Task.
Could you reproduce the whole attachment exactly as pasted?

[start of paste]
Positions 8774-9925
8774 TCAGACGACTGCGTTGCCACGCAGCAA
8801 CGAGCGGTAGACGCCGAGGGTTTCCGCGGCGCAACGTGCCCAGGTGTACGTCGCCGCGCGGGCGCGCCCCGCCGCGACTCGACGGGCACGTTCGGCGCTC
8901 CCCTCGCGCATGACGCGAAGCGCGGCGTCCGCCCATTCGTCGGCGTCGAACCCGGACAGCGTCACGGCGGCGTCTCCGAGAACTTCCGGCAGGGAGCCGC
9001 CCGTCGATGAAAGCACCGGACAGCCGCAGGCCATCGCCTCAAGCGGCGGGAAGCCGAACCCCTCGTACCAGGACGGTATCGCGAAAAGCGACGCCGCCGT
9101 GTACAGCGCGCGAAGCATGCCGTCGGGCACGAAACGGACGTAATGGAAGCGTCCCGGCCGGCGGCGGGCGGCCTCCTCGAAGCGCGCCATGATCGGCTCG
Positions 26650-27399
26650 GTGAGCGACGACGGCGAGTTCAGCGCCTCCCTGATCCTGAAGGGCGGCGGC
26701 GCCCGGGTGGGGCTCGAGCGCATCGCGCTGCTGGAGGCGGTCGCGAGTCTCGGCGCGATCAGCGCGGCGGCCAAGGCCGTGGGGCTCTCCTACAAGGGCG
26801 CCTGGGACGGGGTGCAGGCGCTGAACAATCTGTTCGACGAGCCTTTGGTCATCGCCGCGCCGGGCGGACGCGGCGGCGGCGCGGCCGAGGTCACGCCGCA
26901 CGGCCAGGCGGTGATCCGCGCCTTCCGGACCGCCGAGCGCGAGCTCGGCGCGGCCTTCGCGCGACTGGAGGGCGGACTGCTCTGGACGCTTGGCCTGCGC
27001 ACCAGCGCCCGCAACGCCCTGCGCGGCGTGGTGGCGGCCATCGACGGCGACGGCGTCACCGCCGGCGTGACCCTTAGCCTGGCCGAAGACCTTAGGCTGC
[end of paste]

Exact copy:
Positions 8774-9925
8774 TCAGACGACTGCGTTGCCACGCAGCAA
8801 CGAGCGGTAGACGCCGAGGGTTTCCGCGGCGCAACGTGCCCAGGTGTACGTCGCCGCGCGGGCGCGCCCCGCCGCGACTCGACGGGCACGTTCGGCGCTC
8901 CCCTCGCGCATGACGCGAAGCGCGGCGTCCGCCCATTCGTCGGCGTCGAACCCGGACAGCGTCACGGCGGCGTCTCCGAGAACTTCCGGCAGGGAGCCGC
9001 CCGTCGATGAAAGCACCGGACAGCCGCAGGCCATCGCCTCAAGCGGCGGGAAGCCGAACCCCTCGTACCAGGACGGTATCGCGAAAAGCGACGCCGCCGT
9101 GTACAGCGCGCGAAGCATGCCGTCGGGCACGAAACGGACGTAATGGAAGCGTCCCGGCCGGCGGCGGGCGGCCTCCTCGAAGCGCGCCATGATCGGCTCG
Positions 26650-27399
26650 GTGAGCGACGACGGCGAGTTCAGCGCCTCCCTGATCCTGAAGGGCGGCGGC
26701 GCCCGGGTGGGGCTCGAGCGCATCGCGCTGCTGGAGGCGGTCGCGAGTCTCGGCGCGATCAGCGCGGCGGCCAAGGCCGTGGGGCTCTCCTACAAGGGCG
26801 CCTGGGACGGGGTGCAGGCGCTGAACAATCTGTTCGACGAGCCTTTGGTCATCGCCGCGCCGGGCGGACGCGGCGGCGGCGCGGCCGAGGTCACGCCGCA
26901 CGGCCAGGCGGTGATCCGCGCCTTCCGGACCGCCGAGCGCGAGCTCGGCGCGGCCTTCGCGCGACTGGAGGGCGGACTGCTCTGGACGCTTGGCCTGCGC
27001 ACCAGCGCCCGCAACGCCCTGCGCGGCGTGGTGGCGGCCATCGACGGCGACGGCGTCACCGCCGGCGTGACCCTTAGCCTGGCCGAAGACCTTAGGCTGC